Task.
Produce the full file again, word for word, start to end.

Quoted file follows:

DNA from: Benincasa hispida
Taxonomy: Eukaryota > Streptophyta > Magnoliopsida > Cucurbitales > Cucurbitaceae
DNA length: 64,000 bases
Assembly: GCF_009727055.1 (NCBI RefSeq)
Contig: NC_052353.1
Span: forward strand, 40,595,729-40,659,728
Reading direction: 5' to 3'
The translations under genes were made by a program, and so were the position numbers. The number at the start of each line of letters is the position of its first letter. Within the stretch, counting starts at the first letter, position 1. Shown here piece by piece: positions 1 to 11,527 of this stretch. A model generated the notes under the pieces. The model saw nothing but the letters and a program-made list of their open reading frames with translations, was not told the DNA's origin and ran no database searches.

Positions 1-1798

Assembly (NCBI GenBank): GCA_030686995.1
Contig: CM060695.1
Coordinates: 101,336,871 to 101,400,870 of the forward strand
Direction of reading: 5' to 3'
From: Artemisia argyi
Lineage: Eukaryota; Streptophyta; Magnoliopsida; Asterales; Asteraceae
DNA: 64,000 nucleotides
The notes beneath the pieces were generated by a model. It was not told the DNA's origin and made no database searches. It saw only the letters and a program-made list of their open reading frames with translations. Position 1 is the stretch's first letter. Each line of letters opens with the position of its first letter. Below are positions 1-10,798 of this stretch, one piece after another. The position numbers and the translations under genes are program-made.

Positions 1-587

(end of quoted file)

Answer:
DNA from: Benincasa hispida
Taxonomy: Eukaryota > Streptophyta > Magnoliopsida > Cucurbitales > Cucurbitaceae
DNA length: 64,000 bases
Assembly: GCF_009727055.1 (NCBI RefSeq)
Contig: NC_052353.1
Span: forward strand, 40,595,729-40,659,728
Reading direction: 5' to 3'
The translations under genes were made by a program, and so were the position numbers. The number at the start of each line of letters is the position of its first letter. Within the stretch, counting starts at the first letter, position 1. Shown here piece by piece: positions 1 to 11,527 of this stretch. A model generated the notes under the pieces. The model saw nothing but the letters and a program-made list of their open reading frames with translations, was not told the DNA's origin and ran no database searches.

Positions 1-1798

Assembly (NCBI GenBank): GCA_030686995.1
Contig: CM060695.1
Coordinates: 101,336,871 to 101,400,870 of the forward strand
Direction of reading: 5' to 3'
From: Artemisia argyi
Lineage: Eukaryota; Streptophyta; Magnoliopsida; Asterales; Asteraceae
DNA: 64,000 nucleotides
The notes beneath the pieces were generated by a model. It was not told the DNA's origin and made no database searches. It saw only the letters and a program-made list of their open reading frames with translations. Position 1 is the stretch's first letter. Each line of letters opens with the position of its first letter. Below are positions 1-10,798 of this stretch, one piece after another. The position numbers and the translations under genes are program-made.

Positions 1-587